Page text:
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Up close and personal

The intimate new ArtsLab Theatre is the venue for the Civic’s Grace and Glorie

By Michael Summers


Fort Wayne Reader


At first glance, the set-up to Grace and Glorie seems like a classic clash of cultures.

In this corner you have Grace (Linda Moore), a 90-year old woman from the Blue Ridge Mountains, stricken with cancer and determined not to receive help.

In the other corner, you have Gloria (Joyce Lazier), a young, hard-charging Harvard MBA, transplanted from New York to rural Virginia.

So you’ve got a huge generation gap, plus city and country life styles and assumptions, plus a woman used to taking charge versus a woman who is not going to do a darn thing she’s told, even if it’s for her own good…

It’s a set of conflicts around which the best comedies are made, and that’s how the two-woman cast of Grace and Glorie want you to think of the play, as a comedy. “When people hear some of these words… cancer, dying… they think ‘oh God, that sounds depressing’,” says Joyce Lazier, who plays Gloria. “But Grace and Glorie is mostly a comedy. It’s hard to play, because it’s realistic, and the humor comes out of some serious stuff, but we play it as a comedy that has drama as its backdrop.”

After a tragedy in her own life, Grace and her husband move from New York to rural Virginia. While her husband takes easily to the new scene, Gloria is less enthusiastic At loose ends, she volunteers at hospice after she’s told that that’s what all the “well-to-do” women do. “The hospice needs volunteers with professional experience to help settle (the patients’) affairs and estates,” says Lazier. “Gloria signs on because she has this business background.”

That’s where she meets Grace, who soon checks herself out of the hospice to go back home. It’s Grace that gives the play its title — she calls Gloria “Glorie” after one of her favorite old hymns. Linda Moore, who plays Grace, says her character has a strong stubborn, independent streak. “She doesn’t want to take her morphine; she’s afraid it’ll make her fall asleep and die,” says Moore. “But at the same time, she’s this 90-year-old woman, sick, living all by herself. That’s why Gloria goes to find her, to make her take her medicine.”

Grace and Glorie is a two person show; there’s barely a time when at least one of the characters isn’t on stage. Moore, who is returning to the Fort Wayne Civic stage after more than 30 years away (she and her husband moved to Maryland decades ago and returned to Indiana in 2009), says it isn’t getting into the character that’s the tough part — “I love Grace! She’s funny and complicated… so much fun to play” — it’s all the lines. “I just about spend all my waking hours going over my lines,” she laughs. “We have about 85 pages of script to memorize.”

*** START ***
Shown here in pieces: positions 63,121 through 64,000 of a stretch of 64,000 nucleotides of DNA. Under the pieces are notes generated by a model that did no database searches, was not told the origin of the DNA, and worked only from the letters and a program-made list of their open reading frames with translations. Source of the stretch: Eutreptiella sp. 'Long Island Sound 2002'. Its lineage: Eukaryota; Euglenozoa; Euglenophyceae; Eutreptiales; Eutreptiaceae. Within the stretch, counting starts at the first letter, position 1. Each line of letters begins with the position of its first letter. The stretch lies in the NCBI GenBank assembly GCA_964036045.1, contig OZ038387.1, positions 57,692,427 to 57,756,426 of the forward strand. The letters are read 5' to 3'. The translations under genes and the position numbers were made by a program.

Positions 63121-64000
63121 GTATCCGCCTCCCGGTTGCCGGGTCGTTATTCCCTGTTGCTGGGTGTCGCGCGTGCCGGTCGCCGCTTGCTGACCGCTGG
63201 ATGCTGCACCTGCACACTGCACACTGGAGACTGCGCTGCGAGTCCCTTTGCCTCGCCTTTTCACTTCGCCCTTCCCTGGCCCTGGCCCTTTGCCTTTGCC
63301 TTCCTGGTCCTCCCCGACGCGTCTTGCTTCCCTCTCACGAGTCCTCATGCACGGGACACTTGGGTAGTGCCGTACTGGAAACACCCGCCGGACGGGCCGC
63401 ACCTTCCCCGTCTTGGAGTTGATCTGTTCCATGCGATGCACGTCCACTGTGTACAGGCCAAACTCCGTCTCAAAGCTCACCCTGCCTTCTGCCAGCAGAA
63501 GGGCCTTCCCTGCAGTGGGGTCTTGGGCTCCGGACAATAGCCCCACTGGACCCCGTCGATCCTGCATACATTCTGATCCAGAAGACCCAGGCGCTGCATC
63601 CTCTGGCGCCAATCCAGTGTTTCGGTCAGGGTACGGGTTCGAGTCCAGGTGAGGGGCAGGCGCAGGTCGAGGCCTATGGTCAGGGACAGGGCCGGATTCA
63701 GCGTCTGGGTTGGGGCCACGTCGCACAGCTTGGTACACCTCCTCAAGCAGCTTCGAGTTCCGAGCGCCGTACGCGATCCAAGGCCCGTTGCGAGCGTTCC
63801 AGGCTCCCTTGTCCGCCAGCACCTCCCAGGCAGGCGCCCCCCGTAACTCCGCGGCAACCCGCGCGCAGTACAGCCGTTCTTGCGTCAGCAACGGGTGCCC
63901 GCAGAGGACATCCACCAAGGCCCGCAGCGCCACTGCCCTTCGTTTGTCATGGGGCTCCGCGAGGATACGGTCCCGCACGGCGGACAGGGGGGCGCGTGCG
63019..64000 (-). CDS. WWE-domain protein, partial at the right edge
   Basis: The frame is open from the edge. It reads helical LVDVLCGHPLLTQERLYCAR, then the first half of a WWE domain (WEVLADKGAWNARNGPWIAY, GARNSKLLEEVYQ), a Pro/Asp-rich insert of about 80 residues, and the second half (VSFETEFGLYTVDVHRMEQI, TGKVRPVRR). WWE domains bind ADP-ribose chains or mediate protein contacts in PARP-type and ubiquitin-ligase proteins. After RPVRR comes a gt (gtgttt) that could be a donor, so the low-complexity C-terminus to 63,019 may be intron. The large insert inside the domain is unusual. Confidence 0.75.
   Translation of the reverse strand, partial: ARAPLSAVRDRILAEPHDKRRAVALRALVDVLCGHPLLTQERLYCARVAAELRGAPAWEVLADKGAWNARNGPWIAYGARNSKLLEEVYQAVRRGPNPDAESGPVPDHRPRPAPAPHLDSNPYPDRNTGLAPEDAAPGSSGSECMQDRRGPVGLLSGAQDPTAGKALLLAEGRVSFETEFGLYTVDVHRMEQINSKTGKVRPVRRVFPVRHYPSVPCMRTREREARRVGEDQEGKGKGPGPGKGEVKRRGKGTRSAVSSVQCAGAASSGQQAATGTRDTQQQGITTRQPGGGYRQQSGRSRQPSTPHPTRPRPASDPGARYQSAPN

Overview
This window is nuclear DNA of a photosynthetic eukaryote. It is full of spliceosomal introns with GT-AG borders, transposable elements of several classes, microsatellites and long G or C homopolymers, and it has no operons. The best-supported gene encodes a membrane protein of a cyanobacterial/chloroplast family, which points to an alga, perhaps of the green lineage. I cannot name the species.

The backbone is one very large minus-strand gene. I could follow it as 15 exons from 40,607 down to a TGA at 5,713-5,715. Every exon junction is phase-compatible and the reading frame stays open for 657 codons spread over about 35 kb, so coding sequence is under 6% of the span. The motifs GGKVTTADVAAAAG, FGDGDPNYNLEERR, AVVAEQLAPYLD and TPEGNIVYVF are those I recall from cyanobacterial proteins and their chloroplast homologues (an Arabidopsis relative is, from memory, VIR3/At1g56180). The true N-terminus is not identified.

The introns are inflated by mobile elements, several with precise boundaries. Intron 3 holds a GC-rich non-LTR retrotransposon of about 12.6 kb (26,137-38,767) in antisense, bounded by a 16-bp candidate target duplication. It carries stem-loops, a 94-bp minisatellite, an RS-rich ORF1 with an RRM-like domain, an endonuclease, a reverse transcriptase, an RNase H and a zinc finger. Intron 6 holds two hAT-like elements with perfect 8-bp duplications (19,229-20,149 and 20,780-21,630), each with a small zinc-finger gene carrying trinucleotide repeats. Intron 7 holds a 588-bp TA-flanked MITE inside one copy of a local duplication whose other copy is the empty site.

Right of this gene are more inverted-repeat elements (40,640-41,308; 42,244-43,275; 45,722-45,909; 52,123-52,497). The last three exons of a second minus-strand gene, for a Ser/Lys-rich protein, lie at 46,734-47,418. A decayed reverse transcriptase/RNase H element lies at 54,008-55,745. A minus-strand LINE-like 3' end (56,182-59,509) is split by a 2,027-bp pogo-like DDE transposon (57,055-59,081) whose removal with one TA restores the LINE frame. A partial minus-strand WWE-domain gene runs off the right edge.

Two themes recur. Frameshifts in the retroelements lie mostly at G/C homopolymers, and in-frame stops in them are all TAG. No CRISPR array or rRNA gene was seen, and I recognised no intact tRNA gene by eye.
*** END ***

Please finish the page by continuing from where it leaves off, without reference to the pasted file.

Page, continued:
It’s also the first Civic Theater production to take place in the new ArtsLab Black Box Theatre at the Auer Center. “This is a pretty intimate play, and the smaller space is ideal for this kind of story,” says Lazier. “You can have more natural movements in that small environment. It looks less stagey.”

Phillip Colglazier, the Fort Wayne Civic’s Executive Director and the director of Grace and Glorie, echoes Lazier’s sentiments. “This kind of ‘small’ story, with the two-person cast, just lends itself to that venue,” he says. “It’s a unit set, which allows us to perform it in this kind of space.”

For years, Colglazier had had Grace and Glorie in the back of his mind as a production for the Fort Wayne Civic; the new space seemed perfect for the show. It’s not a particularly well-known play, though a Broadway run when it was first produced in the 90s got great reviews (Hallmark adapted a treacley version of the play for a TV movie several years ago; Colglazier expressly told the two actresses not to watch it). Neither Lazier nor Moore were familiar with Grace and Glorie, though Lazier says another actor friend was impressed. “They said ‘Wow! You are serious’,” she laughs. “It’s daunting to learn all those lines, but the characters are great to spend time with.”


The Fort Wayne Civic Theater presents Grace and Glorie
The Auer Center ArtsLab Black Box Theatre
300 East Main Street (across the street from the Arts United Center)

Friday, March 28 at 8 pm
Saturday, March 29 at 8 pm
Sunday, March 30 at 2 pm
Friday, April 4 at 8 pm
Saturday, April 5 at 8 pm
Sunday, April 6 at 2 pm
Friday, April 11 at 8 pm
Saturday, April 12 at 8 pm
Sunday, April 13 at 2 pm


$26 Adults; $17 Age 23 and under; $22 Sunday Senior Matinees
Prices Include ArtsTix Box Office Fee

For Tickets Call - (260) 424-5220
Online at fwcivic.org
Or at the ArtsTix Community Box Office
303 E. Main Street

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©2018 Fort Wayne Reader. All rights Reserved.